• Software Reputation Services – Reviews the software that the application is bundled with, in order to analyse for substantial security risk.
  • Anti-malware Technology Integration – Integrate with other malware analysis product to identify the malicious content.

Operational Environment Differences

When it comes on selecting & deploying application whitelisting, it is essential to consider the important differences in the operational environment. They are as follows:

  • Standalone Or Small Office/Home Office(SOHO) – Small or informal system installation, which is used for business or home purpose. It is, the least secure one.
  • Managed or Enterprise – Refers to the large organizational systems along with defined suites of software and hardware configurations, generally comprising of Centrally Managed IT products.
  • Specialized Security-Limited Functionality (SSLF) Or Custom – Includes systems in which the degree and functionality of the security don’t fit the Managed or Standalone environments.  It is a highly restrictive and secure environment.

Assessing Application Whitelisting Solution

The evaluating process includes the following steps:

1. Analysis of environment in which the hosts or the system will be functioning.

2. Consider whether a built-in application whitelisting or third-party solution are feasible

3. Test the perspective whitelisting technology in the monitoring mode to understand how it behaves

Planning And Implementation Of Application Whitelisting

For a successful planning as well as implementation of the application whitelisting, it is important to follow the step-by-step phased approached presented below:

Planning And Implementation Of Application WhitelistingInitiation

The initiation phase involves to determining the current as well as future requirements for the application whitelisting. It also aims to determine how those requirements can best be satisfied. The requirements need to consider are:

  • External Requirements – The enterprise may be subject to review by another enterprise, which requires application whitelisting.
  • System & Network Requirements – It is essential to understand the nature of these requirements to choose compatible solutions with the vital functionality. Factors to consider are:
    • Characteristics of devices, which require application whitelisting
    • Technical attributes of interface systems

Requirement Analysis Outcomes

  • Identification of types of applications / application components.
  • Determination of classes of whitelisting application, which should be applied to balance usability, maintainability and security.
  • Analysis of requirements documentations including performance requirements, security capabilities, management requirements, usability and maintenance requirements and the security of the technology.

Design

Once the requirements have been determined and the suitable technologies have been chosen, then the next action to focus on is designing a solution, which meets those requirements.   It is vital to make accurate design decision to prevent the application whitelisting implementation to be susceptible to compromise / failed. Major design factor to focus on are as follows:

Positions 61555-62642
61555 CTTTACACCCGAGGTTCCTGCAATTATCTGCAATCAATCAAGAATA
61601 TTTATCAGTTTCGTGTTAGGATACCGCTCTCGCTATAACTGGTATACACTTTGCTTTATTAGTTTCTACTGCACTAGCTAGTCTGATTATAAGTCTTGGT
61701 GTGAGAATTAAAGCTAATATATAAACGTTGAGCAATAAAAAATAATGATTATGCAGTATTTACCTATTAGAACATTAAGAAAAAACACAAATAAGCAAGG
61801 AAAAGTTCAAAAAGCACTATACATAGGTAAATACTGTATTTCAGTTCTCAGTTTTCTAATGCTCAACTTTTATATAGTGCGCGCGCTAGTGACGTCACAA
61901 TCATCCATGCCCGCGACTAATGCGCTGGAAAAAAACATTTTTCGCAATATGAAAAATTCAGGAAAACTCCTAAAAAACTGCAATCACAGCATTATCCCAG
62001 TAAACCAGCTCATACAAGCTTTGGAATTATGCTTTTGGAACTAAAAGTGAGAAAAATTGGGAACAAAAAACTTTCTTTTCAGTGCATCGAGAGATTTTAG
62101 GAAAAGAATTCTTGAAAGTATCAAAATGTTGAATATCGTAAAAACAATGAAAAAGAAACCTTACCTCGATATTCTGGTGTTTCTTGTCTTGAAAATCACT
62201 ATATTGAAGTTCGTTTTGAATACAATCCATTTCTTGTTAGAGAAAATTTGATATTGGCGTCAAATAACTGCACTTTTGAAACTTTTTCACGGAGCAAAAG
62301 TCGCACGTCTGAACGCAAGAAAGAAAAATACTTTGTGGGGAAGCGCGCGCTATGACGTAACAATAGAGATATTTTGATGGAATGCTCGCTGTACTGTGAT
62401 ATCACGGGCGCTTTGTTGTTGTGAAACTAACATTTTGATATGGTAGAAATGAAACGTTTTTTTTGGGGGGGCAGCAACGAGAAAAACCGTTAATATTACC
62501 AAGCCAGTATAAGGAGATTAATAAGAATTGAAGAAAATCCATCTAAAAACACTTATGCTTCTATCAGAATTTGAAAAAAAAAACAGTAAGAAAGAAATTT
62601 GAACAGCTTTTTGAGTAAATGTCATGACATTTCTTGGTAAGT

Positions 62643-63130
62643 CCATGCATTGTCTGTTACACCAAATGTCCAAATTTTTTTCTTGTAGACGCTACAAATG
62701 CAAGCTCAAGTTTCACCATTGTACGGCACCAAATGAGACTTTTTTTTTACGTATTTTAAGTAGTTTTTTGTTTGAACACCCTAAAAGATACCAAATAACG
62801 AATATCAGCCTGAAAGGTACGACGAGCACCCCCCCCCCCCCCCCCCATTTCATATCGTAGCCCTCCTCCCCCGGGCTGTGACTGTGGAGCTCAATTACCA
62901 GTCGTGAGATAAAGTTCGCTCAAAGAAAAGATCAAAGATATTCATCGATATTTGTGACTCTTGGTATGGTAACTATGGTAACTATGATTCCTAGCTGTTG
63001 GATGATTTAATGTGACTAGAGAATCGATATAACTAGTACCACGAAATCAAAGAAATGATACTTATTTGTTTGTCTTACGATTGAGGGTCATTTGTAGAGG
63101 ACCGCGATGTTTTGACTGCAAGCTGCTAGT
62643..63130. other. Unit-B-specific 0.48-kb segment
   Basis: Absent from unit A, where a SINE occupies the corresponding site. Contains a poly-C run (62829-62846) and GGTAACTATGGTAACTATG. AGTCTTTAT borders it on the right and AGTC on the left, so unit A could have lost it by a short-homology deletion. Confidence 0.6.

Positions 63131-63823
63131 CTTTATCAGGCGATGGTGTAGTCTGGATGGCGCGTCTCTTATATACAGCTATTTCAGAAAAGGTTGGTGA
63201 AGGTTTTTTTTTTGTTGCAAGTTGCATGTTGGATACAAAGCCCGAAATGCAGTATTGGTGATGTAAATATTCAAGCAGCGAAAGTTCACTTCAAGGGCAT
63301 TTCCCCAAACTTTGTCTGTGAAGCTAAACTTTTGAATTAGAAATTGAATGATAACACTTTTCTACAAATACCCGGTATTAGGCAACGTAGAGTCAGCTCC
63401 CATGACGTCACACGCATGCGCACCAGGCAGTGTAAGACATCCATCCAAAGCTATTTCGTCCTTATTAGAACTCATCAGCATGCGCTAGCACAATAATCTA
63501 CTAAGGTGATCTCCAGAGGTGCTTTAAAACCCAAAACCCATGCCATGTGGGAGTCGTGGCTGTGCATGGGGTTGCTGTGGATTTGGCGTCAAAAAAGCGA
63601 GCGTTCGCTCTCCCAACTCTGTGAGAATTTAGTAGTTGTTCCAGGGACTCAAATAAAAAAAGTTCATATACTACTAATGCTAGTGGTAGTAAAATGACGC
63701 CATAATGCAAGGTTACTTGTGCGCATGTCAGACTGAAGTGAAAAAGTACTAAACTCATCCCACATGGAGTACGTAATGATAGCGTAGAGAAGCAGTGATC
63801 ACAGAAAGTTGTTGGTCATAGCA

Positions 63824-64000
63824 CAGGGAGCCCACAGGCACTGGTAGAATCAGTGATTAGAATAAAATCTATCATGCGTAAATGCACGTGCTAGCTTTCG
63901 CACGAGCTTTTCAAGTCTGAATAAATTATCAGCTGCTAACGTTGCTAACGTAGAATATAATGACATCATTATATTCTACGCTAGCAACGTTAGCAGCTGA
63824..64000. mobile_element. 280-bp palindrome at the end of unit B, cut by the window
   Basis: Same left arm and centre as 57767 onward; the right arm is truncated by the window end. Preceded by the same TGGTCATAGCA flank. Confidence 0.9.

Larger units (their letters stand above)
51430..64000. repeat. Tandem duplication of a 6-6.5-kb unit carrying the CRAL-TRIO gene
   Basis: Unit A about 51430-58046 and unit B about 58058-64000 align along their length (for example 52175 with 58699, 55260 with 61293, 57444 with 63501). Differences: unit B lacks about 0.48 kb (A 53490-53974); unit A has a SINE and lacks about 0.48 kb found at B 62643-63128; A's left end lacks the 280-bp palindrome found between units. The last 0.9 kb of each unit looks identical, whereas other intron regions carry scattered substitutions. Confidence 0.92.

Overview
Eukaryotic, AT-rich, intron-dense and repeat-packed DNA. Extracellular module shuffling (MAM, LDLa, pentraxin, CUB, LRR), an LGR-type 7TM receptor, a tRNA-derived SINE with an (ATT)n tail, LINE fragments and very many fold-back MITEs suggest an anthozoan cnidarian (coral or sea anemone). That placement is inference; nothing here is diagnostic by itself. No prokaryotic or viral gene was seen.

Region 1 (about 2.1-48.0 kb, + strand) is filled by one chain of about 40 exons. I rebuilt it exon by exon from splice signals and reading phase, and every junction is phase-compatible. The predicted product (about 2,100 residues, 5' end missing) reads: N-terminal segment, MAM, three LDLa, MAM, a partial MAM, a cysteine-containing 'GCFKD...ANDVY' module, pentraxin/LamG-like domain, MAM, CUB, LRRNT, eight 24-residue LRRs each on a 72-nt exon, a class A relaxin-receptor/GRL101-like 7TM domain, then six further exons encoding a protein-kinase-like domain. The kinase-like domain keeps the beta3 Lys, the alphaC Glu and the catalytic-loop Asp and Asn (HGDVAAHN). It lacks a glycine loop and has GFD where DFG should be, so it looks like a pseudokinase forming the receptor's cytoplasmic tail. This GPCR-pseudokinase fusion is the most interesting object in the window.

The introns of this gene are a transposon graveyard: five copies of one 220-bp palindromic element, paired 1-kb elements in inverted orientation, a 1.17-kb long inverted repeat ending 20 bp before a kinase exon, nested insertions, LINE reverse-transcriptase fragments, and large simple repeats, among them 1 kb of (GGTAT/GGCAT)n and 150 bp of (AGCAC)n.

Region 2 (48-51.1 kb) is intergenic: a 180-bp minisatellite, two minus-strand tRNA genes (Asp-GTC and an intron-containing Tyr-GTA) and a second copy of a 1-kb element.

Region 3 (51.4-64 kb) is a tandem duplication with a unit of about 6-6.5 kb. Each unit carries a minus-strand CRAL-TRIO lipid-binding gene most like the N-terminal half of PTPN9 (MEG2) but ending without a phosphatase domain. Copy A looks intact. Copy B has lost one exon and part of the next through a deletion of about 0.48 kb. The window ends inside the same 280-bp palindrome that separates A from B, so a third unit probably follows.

• Cryptography - It should be applied in three ways for the technologies. They are:

1. To create & verify cryptographic hashes for files & other application components.
2. To evaluate digital signature.
3. To protect the confidentiality & integrity of communication among the individual hosts & centralized management.

  • Solution Architecture - Involves the selection of software and devices to offer application whitelisting services & the centralized element placements within the available network infrastructure.
  • Whitelist Management - Involves the establishment of trusted publishers, updaters, users, etc.

Implementation 

Once the solution is designed, the consequent step is implementation & test of a design prototype. Initially, the action of implementation and testing should be performed on the test devices or lab. Only the application whitelisting solution in the final stage should be allowed to implement on the production devices. The factors of the prototype solution that need evaluation comprise the following:

  • Application Control Functionality
  • Management
  • Logging/alerting
  • Performance
  • Security of Implementation

Deployment

The next phase that comes after testing and resolving any issues is, deployment. An enterprise should follow gradual deployment from a small number of hosts. This will help to avoid several issues includes loss of availability. Most of the issues that happen are possibly happen on multiple hosts; hence, it is useful to determine such issues at the time of the testing process deploying the 1st hosts; hence those issues can be concentrated before widespread deployment. 

Management

The final stage is to ensure the long lasting. Managing an application whitelisting solution involves functioning the deployed solution & maintaining the architecture, software, policies and other solution components of the application whitelisting.

Some Typical Actions Are As Follows:

  • Updating the whitelist in order to add new / updated applications
  • Testing & applying patches to the whitelisting software
  • Deploying application whitelisting solution for additional platforms
  • Doing key management duties
  • Adopting policies as per the change in the requirements
  • Monitoring components for the security and operational issues
  • Regularly performing testing to guarantee that whitelisting is working properly
  • Performing regular vulnerability valuations

This article almost covers the basics of the application whitelisting and overview of the planning and implementation of the application whitelisting which are examined in the NIST Guide.